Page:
Colorado Town that Initially Refused Marijuana Now Reconsidering To Revive Economy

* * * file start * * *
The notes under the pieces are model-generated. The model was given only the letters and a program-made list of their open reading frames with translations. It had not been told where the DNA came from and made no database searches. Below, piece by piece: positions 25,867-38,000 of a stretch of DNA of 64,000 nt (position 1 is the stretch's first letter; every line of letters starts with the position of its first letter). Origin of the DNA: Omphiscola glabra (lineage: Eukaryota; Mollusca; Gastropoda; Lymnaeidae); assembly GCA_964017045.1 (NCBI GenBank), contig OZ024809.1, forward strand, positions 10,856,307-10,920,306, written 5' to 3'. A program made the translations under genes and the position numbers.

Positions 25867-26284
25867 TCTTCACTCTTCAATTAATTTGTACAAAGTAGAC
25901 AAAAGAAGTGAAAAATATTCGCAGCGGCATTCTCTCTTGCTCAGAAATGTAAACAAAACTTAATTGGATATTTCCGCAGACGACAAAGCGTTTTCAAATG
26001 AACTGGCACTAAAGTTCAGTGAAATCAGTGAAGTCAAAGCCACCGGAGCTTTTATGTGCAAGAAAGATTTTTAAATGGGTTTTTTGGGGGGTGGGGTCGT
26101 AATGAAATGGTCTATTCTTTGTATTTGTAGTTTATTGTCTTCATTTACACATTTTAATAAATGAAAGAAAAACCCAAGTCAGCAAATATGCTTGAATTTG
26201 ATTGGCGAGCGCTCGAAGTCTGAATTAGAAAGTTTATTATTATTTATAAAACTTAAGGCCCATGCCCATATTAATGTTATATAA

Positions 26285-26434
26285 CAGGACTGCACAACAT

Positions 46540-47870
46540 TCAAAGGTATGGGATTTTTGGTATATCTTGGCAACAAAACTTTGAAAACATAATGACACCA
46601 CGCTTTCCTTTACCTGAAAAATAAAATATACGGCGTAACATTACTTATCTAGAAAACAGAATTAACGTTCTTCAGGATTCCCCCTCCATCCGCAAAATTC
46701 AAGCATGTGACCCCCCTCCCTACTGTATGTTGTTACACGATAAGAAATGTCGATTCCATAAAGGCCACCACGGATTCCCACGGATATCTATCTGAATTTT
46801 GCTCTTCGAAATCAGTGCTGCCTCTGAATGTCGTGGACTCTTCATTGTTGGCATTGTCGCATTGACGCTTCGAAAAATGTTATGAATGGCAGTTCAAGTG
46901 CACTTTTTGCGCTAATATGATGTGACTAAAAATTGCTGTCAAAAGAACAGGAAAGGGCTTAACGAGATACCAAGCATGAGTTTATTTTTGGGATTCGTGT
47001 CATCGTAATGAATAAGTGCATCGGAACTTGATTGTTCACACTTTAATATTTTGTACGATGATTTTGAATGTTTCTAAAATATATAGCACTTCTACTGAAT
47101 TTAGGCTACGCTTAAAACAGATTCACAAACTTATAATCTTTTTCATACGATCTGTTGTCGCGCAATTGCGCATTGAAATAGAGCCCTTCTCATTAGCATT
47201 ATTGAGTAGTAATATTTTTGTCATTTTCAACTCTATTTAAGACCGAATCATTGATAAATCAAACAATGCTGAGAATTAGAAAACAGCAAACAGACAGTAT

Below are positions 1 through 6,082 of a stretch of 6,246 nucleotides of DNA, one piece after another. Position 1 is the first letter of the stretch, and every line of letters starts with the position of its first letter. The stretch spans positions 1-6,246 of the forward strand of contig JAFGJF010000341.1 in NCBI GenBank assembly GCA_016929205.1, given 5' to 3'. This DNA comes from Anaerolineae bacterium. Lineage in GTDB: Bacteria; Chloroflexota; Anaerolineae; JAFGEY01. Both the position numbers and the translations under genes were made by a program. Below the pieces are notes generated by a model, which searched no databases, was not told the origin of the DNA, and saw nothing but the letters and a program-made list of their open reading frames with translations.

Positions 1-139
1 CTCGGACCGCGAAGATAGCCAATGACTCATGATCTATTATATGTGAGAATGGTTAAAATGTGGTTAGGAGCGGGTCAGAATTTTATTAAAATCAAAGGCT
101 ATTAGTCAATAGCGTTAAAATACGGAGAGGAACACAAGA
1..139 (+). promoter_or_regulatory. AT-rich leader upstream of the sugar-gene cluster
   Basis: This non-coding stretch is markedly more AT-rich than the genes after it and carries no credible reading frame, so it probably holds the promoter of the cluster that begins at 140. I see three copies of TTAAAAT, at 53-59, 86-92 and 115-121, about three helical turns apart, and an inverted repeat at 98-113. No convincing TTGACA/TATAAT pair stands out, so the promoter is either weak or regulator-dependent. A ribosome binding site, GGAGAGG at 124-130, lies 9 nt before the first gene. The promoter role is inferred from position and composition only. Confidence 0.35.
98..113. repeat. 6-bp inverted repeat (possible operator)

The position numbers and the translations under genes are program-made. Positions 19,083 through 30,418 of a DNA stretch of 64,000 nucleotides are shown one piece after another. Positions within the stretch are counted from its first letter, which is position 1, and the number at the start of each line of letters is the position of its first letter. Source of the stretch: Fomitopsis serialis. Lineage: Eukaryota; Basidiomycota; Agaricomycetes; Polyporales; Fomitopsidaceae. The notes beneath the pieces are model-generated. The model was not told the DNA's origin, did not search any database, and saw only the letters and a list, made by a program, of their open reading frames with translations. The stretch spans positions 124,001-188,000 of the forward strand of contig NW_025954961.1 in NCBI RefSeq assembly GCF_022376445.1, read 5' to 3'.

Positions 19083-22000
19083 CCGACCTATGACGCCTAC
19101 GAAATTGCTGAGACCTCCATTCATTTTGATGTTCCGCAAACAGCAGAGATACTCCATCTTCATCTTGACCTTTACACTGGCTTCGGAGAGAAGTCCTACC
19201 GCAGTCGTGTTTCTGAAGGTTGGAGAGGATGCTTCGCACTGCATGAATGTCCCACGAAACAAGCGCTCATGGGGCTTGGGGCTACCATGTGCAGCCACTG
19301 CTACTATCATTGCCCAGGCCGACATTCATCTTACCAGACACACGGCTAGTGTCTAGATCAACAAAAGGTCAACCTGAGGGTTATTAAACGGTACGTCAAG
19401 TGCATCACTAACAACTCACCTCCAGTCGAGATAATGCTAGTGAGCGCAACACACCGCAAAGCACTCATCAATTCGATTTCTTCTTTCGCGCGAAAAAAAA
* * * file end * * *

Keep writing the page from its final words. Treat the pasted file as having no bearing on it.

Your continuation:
Economic hard times have small mining towns in Colorado like Hotchkiss reconsidering their ban on adult use marijuana. To help counter the economic woes following a slowdown in coal mining, small mining towns in North Fork Valley, Colorado, are reconsidering their ban on marijuana, the New York Times is reporting. After Colorado voters embraced legalizing adult use of marijuana statewide in 2012, local leaders in small towns like Hotchkiss quickly refused the change, opting instead to ban marijuana due to concerns over increased crime. Now that local mines have shut down, causing layoffs and economic hardships, Hotchkiss and several other mountain towns are considering whether embracing marijuana could help them out of their financial woes. Unemployment in Hotchkiss’ Delta County is 5.3 percent, reports the New York Times, considerably higher than the 3.2 percent statewide average. “If we could get it legalized right now, we could create some jobs, and we need the tax revenue,” said Thomas Wills, a Hotchkiss town trustee and owner of a used book shop. “Downtown’s not going to be all flashing green crosses and dancing marijuana leaves. You can make it as unobtrusive as you want.” “People have been tightening the belt or just plain moving away,” said Robbie Winne, who runs a secondhand clothing shop in Hotchkiss. The community of Hotchkiss has likely taken notice of the millions of dollars being raised through marijuana taxes and license fees elsewhere in Colorado. In 2015, the state generated about $135 million in cannabis taxes and license fees from over $996 million in sales. The state was able to allocate $40 million to school construction and $12 million to youth and substance-abuse programs. Throughout the United States, legal marijuana sales in 2016 are expected to reach $6.7 billion. Late last year, the southern Colorado town of Walsenburg was able to make a step towards economic recovery following the closing of local mines through a development deal to build a 332-acre campus for growing, processing, and distributing cannabis. The campus is expected to create approximately 1,000 total direct and indirect jobs once it’s fully developed. “We’re dying,” said Mary Hockenbery, supporter of the Hotchkiss marijuana initiative and owner of a local art gallery. “This town needs an infusion of cash. Anything will help.” Town leaders in Hotchkiss will decide whether to legalize adult use of marijuana in a vote next month. Hotchkiss, self-proclaimed as “the friendliest town around,” has a population of approximately 1,000. With its peach orchards and vineyards, it’s a popular place for tourism. Lifting the ban would allow for marijuana stores and would approve wholesale marijuana growers, thereby offering the town another source of income beyond tourism and boutique agriculture.]]>